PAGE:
One cool, winter evening last year as I thumbed through an adult education flyer I got this bright idea of taking a bee keeping class. By June I was an official beekeeper…that honestly didn’t have a clue how complex these little creatures really were.
I thought medical terminology was challenging in nursing school but at this point I think bee terminology has it beat. How many lay people have ever heard of bee space, capped brood, propolis, nukes, & varroa mites?
Heck spell check doesn’t even recognize these words.Here’s County Boy, remember the child who wanted NO part of my bees! I’ll never let him live that one down!
Here’s the deal, when I first started bee keeping I checked them every week as instructed. Despite my frequent checks I was never able to identify the queen. Towards fall I checked them less and less with a span of over of month going by. I remembered I was suppose to treat them for mites but according to the place I get my supplies I was “too late”. Ugggg….so I dusted them with a little powdered sugar for good measures and treated them preventively for Nosema (aka bee diarrhea).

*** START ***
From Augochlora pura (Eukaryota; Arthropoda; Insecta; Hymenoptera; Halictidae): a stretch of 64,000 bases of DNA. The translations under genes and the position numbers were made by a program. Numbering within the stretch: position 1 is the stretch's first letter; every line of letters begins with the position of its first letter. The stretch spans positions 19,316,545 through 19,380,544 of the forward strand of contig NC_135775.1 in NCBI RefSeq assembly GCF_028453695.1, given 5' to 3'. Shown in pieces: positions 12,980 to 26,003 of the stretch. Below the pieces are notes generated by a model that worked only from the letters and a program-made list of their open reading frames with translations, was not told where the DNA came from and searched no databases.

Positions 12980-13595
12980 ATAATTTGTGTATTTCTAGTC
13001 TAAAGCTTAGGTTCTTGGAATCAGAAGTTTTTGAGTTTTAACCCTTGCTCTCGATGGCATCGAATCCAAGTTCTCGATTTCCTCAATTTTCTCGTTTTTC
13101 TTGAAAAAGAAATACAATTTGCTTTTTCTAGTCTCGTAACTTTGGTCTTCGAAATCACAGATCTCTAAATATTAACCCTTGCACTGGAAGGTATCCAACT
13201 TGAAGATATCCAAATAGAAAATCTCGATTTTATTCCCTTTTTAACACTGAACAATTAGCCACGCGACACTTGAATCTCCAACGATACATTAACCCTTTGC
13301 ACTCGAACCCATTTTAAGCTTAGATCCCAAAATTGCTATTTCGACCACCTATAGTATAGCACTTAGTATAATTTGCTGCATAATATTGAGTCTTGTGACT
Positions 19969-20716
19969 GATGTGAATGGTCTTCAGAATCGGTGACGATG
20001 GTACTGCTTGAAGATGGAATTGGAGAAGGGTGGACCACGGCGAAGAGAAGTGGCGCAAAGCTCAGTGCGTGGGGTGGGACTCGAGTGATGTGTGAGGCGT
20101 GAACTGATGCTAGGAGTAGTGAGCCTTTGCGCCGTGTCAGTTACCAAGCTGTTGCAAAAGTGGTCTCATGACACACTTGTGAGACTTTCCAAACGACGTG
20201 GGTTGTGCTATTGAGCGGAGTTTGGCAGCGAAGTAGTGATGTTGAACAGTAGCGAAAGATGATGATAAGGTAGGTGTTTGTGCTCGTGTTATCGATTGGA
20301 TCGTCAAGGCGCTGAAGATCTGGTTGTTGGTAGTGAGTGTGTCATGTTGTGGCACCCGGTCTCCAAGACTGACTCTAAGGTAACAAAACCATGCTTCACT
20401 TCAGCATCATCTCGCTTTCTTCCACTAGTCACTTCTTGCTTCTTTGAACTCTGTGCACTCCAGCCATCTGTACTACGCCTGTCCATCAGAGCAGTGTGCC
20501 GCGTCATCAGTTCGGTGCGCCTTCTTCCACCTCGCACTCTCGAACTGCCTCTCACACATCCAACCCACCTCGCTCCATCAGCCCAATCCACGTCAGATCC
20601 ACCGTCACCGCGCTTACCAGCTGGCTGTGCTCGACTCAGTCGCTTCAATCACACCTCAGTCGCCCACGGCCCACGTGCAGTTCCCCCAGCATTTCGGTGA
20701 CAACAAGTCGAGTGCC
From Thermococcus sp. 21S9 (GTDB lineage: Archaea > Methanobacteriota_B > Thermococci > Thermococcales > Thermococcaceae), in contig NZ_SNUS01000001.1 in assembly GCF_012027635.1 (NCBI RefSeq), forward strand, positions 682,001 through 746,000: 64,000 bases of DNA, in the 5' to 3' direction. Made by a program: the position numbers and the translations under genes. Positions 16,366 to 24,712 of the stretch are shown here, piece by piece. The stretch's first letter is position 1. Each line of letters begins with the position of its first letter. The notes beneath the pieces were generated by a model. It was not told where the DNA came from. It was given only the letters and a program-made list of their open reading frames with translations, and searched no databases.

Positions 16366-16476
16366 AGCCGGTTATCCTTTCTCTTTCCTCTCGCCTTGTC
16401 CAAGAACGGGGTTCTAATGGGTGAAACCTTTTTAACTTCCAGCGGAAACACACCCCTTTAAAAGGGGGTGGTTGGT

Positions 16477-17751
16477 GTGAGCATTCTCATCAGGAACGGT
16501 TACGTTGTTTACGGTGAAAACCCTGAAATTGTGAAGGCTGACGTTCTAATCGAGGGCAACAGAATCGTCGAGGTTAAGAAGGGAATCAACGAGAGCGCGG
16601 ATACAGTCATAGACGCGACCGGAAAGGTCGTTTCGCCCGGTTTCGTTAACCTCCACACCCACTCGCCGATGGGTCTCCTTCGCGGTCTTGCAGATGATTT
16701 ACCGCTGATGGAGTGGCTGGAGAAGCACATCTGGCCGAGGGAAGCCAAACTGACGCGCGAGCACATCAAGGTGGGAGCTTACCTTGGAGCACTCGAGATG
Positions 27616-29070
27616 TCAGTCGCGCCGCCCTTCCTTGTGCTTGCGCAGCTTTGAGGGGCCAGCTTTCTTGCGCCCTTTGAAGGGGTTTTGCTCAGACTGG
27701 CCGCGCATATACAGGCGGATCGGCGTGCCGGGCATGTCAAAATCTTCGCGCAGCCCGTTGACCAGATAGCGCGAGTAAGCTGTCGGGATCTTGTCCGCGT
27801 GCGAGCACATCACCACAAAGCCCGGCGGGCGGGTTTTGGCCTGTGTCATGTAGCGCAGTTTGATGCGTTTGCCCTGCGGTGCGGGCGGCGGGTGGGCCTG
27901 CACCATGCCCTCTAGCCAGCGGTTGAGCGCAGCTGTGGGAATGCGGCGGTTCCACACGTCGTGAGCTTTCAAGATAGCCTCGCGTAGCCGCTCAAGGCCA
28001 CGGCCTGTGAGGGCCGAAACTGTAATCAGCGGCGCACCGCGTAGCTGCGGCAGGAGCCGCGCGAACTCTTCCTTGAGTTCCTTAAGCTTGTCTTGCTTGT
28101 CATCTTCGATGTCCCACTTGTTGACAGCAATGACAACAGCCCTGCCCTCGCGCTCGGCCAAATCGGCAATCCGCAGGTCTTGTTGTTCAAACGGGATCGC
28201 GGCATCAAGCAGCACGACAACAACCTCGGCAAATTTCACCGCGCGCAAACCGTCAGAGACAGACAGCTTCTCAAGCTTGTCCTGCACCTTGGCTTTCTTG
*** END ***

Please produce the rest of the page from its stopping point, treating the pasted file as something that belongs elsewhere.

With this being the first year I did not harvest any honey from them. I question if they have enough honey for themselves to make it through a long Maine winter. As pictured above I have given them some sugar water but that won’t be enough. I will have to do a little more research on winter feeding.
Last night I went out by flashlight to put there top cover on and be sure the foam insulation was still in place before the storm. On the way out the door Maine Man called me a “bad beekeeper”, hence the title. He’s right! Beekeeping isn’t really a fly by the seat of your pants project but that unfortunately is how I roll. Hopefully they’ll survive this winter despite the neglect.